We are in for a repeat of record-breaking heat Wednesday. The high is expected to reach 100 degrees.
Tuesday's oppressive heat climbed to 102 at Philadephia International Airport, marking the third time in 44 years temps hit 102 or higher.
It was July 15, 1995 -- 15 years ago -- when the city last saw temps of 103-degrees.
"This is the fourth heat wave of the season, this is certainly the most extreme," NBC Philadelphia Chief Meteorologist Glenn "Hurricane" Schwartz said.
An excessive heat warning remains in effect until 8 p.m. Wednesday.
"It's the warm nights that help make things even worse the next day," Schwartz says.
Health officials blamed the death of a 92-year-old West Philadelphia woman on Tuesday's heat. The elderly woman was found inside her home by a neighbor who stopped by to check on her.
Authorities said only a single window was cracked on the second floor of the home. The woman's passing is the fifth heat-related death this summer season.
Four people died during the last heat wave just over a week ago, officials said.
The heat caused power and travel problems across the city Tuesday.
SEPTA was forced to slow its regional rail trains during the afternoon rush to prevent overheating the system. Delays reached 45 minutes or higher in the early evening.
An increased demand for cooling power taxed PECO's grid as the company recorded its third-highest usage peak in the utility's history, officials said.
PECO says the company's unofficial peak demand at 5 p.m. Tuesday was 8,832 megawatts -- only 100 megawatts short of the all-time record of 8932 megawatts set in August 2006.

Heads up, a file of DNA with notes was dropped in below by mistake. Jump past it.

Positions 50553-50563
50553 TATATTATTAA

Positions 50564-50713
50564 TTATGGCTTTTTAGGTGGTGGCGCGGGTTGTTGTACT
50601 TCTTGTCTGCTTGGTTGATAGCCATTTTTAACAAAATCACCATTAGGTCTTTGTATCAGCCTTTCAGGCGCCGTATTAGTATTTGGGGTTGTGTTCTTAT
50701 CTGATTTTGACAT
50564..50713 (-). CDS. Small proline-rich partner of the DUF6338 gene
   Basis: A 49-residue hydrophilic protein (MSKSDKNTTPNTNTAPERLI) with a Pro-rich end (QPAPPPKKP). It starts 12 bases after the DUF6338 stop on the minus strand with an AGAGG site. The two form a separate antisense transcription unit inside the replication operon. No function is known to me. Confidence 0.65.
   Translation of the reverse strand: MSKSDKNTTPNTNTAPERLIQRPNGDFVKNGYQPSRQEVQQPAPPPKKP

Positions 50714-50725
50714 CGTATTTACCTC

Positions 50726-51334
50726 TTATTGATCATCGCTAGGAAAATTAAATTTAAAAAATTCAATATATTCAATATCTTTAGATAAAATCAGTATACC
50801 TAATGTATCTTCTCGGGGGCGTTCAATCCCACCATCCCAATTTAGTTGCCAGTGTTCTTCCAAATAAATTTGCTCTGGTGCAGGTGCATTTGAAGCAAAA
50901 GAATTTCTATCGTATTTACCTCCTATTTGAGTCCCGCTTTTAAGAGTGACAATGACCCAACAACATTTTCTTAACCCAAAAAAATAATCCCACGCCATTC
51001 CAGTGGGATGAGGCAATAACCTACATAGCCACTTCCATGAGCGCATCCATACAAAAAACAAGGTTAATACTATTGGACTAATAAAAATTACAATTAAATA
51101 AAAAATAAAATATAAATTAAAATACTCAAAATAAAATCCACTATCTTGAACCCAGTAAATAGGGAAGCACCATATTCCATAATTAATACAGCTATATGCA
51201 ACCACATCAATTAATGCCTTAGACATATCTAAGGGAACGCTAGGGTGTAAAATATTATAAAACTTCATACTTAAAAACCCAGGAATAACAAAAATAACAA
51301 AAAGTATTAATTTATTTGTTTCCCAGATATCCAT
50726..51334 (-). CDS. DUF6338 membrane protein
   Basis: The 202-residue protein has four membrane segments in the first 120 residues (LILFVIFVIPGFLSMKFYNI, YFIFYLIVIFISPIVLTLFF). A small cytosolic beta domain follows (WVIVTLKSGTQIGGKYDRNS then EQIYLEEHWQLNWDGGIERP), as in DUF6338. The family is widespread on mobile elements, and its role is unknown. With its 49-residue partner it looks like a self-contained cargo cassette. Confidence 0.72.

However with the record demand, only a few minor outages were reported.
The Philadelphia Corporation for Aging has its heat hotline in operation until midnight Tuesday. It will reopen on Wednesday at 8:30 a.m.
Residents can call 215.765.9040 for recommended air-conditioned locations, tips on staying cool and how to spot signs of heat stress.
Outdoor pets like dogs are also very prone to heat related illnesses. Veterinarian Dr. Marc Rosenberg of the Voorhees Veterinary Center says it's important to remember that dogs don't sweat.
"You can imagine when it's hot and they can't perspire, it's very hard for them to regulate their temperature," he said.
In mere minutes, your pooch could be put in a dangerous situation. Dr. Rosenberg recommends that if you're bringing your canine outside in the heat to look out for excessive panting, wobbly walking and gagging.
If you have a light-nose or light-eared pup, Dr. Rosenberg says don't be afraid to apply a little sunscreen to prevent sunburn. It's also important to check walking surfaces like sidewalks as dog paws can easily be burned.
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